Just a thought:

Can bloggers and people of the internet expose happenings on the political front like Watergate? And more recently, the Walter Reed Army Medical Center neglect scandal?

Do they have the time? The funds? The resources? The access? These things take months, sometimes years to expose and many, many resources.

Bloggers may have the time, but I question access to records and the resources to go about uncovering great scandals such as these.

Furthermore, there are so many more scandals on a large and small scale that local newspapers around the world have exposed.

I just want to know who will be the TRUE watchdog over local and national politics if cities are left without any newspaper or true news source at all.

Uncovering scandals such as Watergate and the Walter Reed Medical Center make our world a better place. There's no denying that.

7:33 PM  
Anonymous Anonymous said...

After reading your blog and all the posts up to this point it occurs to me that maybe the decline of some (many?) newspapers are a symptom of a greater disease - ambivalence to the way we are governed. Unless some political decision is directly impacting us on a personal level, maybe most Americans are too busy making a living (or being entertained with celebrity news) to care much about what their government is doing as long as it leaves them alone. When the newspaper was a semi-monopoly, it could force-feed citizens what they should know instead of what they wanted to know. Even that wasn’t a very attractive situation. Maybe we are destined to be ruled by a political elite elected by an active minority of voters (we may already be there and are just in denial). – B. Wood

8:47 PM  
Anonymous Anonymous said...

To Bob K: It's true The Post made its reputation as the most-left (at least staunchly pro-labor) paper in town -- that when there were three of them, too. By its later years, however, its opinion pages were far more conservative, even somewhat libertarian; they endorsed several Democrats, but several Republicans, too, including G.W. Bush in 2004.

8:59 PM  
Anonymous Anonymous said...

Can bloggers and people of the internet expose happenings on the political front like Watergate?

Bloggers exposed Rathergate, the attempted use of fake documents by mainstream journalists in order to try to swing the 2004 election.

Bloggers were exposing John Edwards' affair while the LA Times and NY Times were actively covering it up.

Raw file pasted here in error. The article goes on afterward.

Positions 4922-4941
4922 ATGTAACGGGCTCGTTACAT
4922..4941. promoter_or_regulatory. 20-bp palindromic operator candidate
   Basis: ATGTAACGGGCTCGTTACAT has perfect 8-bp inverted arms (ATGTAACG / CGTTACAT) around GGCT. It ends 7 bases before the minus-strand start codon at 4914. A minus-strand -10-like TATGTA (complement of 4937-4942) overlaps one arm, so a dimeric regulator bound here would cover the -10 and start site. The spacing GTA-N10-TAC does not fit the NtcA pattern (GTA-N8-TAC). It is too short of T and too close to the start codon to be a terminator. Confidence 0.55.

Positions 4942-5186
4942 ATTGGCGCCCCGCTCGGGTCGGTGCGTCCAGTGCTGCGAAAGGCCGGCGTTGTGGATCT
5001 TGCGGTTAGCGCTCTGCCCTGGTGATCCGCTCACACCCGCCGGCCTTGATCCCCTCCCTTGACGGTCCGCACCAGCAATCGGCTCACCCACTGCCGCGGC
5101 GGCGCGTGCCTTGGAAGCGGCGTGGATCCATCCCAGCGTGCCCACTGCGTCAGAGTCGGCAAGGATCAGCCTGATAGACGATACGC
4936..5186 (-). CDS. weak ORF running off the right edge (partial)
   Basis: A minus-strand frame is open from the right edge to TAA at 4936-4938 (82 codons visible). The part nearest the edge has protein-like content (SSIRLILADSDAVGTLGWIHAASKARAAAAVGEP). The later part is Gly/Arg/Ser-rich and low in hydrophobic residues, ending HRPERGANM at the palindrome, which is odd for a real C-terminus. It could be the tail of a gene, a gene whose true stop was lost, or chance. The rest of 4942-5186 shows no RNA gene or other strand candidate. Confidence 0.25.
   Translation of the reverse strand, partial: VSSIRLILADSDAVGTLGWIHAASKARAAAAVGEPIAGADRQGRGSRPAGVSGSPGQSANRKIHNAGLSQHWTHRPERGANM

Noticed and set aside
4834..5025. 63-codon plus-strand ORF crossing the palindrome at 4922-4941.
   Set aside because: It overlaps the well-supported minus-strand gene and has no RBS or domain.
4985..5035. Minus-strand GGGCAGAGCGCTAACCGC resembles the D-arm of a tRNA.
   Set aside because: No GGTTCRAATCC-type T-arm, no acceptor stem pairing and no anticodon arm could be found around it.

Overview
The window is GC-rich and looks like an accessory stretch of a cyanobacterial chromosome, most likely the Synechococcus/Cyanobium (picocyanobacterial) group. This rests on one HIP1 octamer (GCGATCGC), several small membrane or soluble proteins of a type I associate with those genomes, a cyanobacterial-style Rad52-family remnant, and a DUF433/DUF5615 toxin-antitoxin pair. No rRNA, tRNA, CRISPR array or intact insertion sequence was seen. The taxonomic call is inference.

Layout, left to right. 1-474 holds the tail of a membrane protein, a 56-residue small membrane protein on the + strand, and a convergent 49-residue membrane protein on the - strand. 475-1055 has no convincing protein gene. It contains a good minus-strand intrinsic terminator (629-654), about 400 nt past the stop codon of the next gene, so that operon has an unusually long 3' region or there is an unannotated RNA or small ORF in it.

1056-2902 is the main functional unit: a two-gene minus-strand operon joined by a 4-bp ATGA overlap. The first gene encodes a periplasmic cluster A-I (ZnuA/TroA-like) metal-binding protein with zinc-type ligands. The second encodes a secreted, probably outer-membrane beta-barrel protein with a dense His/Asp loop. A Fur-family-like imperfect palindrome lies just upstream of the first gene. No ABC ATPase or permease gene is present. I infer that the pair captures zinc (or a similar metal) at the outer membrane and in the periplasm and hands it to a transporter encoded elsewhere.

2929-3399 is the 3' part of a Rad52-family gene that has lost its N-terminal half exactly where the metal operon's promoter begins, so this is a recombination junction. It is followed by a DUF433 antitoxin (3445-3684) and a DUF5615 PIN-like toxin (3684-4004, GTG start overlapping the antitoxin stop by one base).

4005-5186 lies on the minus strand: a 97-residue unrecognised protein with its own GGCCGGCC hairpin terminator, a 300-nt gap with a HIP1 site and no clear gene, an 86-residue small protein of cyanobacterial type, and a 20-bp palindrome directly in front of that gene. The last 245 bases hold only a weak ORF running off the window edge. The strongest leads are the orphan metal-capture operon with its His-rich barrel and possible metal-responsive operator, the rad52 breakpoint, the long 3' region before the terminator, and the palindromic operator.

Bloggers like Michael Yon reported on the progress toward victory in Iraq, while journalists missed it.

Bloggers did original research on Obama's involvement with Bill Ayers and the Annenberg Trust, which was buried by the media. Obama was elected without being vetted by the mainstream at all, and the inevitable disaster is already beginning to unfold.

Bloggers do the work that newspapers are unwilling or unable to do.

11:55 PM  
Anonymous Anonymous said...

As a journalism student at the University of Cincinnati, I can tell you that it was a very sad day when The Post printed its last issue. The Enquirer, for some reason, thinks it's a national paper. There are AP articles in it three days after I read them online. I rarely read The Enquirer - it's more of a skim. It saddens me that my city cannot produce a quality newspaper.

9:18 AM  
Blogger James Zipadelli said...

I don't know who 'Anonymous' is, but everyone and their mother who has a blog thinks they're a journalist.

With a couple of exceptions, bloggers would not do the type of investigative reporting required that an experienced journalist would. I'm talking looking at public records, conducting interviews and the like.

There's an old saying, "Once the cat's away, the mice come out to play." Same thing with the newspaper staffs.

6:19 PM  
Anonymous Anonymous said...

To BobK:
I don't think it's surprising that the closing of The Post had little to no impact on Cincinnati politics. It's safe to say that the Cincinnati edition wasn't nearly as dominant or relevant in Cincy as the Ky edition was in Kentucky. The Post always concentrated more on Ky than the Enquirer. Hell, they had a statehouse reporter stationed in Frankfort until the very end. The Enquirer never did that. (For full disclosure, I'm also a former Ky Postie.)

7:07 PM